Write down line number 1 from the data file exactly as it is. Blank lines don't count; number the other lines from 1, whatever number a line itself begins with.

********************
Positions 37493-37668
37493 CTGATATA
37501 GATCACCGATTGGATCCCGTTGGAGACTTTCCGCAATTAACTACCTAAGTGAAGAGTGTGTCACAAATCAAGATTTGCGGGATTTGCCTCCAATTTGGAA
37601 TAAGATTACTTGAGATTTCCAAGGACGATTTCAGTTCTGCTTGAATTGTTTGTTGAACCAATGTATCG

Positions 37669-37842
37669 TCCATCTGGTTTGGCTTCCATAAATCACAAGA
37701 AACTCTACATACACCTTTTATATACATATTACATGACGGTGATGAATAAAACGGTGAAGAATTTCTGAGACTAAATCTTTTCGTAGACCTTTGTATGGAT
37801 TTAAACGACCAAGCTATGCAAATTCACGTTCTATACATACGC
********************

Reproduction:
Positions 37493-37668